By Matthew Bell, Wayne Jocic and Rami Marginean
The central issue in Brookfield was one which is especially important given the proliferation of multi-use, multi-storey developments around Australia’s major population centres. This was whether the builder of an apartment complex owes a duty of care in negligence to protect the Owners’ Corporation (as agent for the owners of apartments in the building) from pure economic loss arising from latent defects in the common property of that building where those defects were structural, constituted a danger to persons or property in the vicinity or made the apartments uninhabitable. The High Court found that the builder owed no such duty, reversing the decision of the NSW Court of Appeal.
This result may be surprising to lay people or those not versed in construction law. For the reasons we set out below, we think that the Court’s approach is, to a certain extent, based on flawed assumptions as to the availability of legal protection for building owners by way of contractual negotiation or legislation. That said, the decision reflects the greater trend in Australian law in the past ten years to reverse the expansion of the duty of care in negligence, and to leave the question of liability to contract or legislative schemes. Moreover, the Court’s continued backing away from tortious liability is consistent with the view expounded by the Court’s most recent appointee, Justice Nettle, in a 2004 Australian Law Journal article (G A A Nettle, ‘Commentary on Restricting Litigiousness’ (2004) 78 Australian Law Journal 389, 391):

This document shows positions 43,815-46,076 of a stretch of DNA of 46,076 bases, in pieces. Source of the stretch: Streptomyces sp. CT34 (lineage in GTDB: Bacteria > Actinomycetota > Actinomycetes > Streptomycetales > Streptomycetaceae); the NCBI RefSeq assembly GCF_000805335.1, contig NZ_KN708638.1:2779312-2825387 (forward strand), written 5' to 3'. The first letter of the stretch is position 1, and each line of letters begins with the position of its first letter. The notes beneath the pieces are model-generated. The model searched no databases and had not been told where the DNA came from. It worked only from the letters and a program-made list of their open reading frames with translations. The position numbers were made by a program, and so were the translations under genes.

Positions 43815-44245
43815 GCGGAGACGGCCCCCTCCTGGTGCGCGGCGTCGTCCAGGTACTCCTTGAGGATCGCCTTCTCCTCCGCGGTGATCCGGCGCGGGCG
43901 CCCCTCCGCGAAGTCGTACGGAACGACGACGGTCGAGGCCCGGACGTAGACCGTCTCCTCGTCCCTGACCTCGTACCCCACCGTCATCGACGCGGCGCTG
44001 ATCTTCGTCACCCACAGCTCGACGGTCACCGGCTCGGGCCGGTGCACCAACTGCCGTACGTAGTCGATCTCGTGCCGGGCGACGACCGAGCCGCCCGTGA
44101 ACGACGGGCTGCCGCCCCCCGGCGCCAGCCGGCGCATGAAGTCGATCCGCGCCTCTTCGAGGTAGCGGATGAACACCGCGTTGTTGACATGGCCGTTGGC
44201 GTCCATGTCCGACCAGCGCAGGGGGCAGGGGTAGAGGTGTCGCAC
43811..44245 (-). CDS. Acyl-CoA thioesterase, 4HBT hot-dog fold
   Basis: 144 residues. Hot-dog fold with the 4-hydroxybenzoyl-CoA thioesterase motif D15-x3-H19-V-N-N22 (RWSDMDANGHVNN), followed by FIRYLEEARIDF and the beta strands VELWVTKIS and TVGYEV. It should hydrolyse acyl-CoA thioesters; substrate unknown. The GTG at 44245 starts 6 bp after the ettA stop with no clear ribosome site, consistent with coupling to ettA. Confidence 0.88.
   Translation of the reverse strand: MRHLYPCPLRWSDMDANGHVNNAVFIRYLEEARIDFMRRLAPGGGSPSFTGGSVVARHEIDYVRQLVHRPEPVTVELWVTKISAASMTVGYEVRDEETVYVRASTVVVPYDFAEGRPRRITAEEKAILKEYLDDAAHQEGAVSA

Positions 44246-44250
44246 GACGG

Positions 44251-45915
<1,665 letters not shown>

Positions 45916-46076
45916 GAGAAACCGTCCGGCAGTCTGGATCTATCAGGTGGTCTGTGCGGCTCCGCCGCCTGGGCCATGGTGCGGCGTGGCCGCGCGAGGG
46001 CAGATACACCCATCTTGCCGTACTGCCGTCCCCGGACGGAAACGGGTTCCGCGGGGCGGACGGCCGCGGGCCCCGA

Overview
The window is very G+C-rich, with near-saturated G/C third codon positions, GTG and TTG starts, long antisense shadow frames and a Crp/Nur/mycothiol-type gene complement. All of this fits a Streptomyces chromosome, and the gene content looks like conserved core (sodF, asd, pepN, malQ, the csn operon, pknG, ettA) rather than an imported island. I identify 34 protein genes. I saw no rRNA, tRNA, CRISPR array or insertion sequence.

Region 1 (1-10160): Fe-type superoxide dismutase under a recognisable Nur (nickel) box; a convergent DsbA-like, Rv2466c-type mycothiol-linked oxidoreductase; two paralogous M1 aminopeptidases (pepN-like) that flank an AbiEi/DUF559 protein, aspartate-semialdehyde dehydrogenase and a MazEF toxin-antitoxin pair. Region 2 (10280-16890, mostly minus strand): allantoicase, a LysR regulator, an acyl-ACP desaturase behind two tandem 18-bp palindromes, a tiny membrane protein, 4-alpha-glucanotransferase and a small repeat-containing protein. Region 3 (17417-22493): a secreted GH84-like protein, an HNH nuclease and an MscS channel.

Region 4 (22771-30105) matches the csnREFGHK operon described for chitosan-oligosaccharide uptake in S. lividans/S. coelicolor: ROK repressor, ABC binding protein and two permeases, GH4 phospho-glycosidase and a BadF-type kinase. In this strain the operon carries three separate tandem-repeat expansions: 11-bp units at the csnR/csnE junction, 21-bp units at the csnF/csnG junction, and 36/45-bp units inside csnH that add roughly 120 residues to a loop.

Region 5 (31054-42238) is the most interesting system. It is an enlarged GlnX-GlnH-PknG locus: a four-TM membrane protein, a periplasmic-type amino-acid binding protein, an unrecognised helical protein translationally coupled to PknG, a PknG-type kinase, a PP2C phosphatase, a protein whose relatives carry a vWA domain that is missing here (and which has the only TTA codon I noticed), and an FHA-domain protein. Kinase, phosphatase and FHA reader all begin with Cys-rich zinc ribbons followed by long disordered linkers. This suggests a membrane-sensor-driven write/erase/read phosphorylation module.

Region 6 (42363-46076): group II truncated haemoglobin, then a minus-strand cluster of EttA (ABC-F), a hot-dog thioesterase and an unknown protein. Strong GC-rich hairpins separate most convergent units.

the law of negligence is not concerned with all cases of damage caused by careless conduct but only with those cases that are the result of fault in the sense of breach of duty.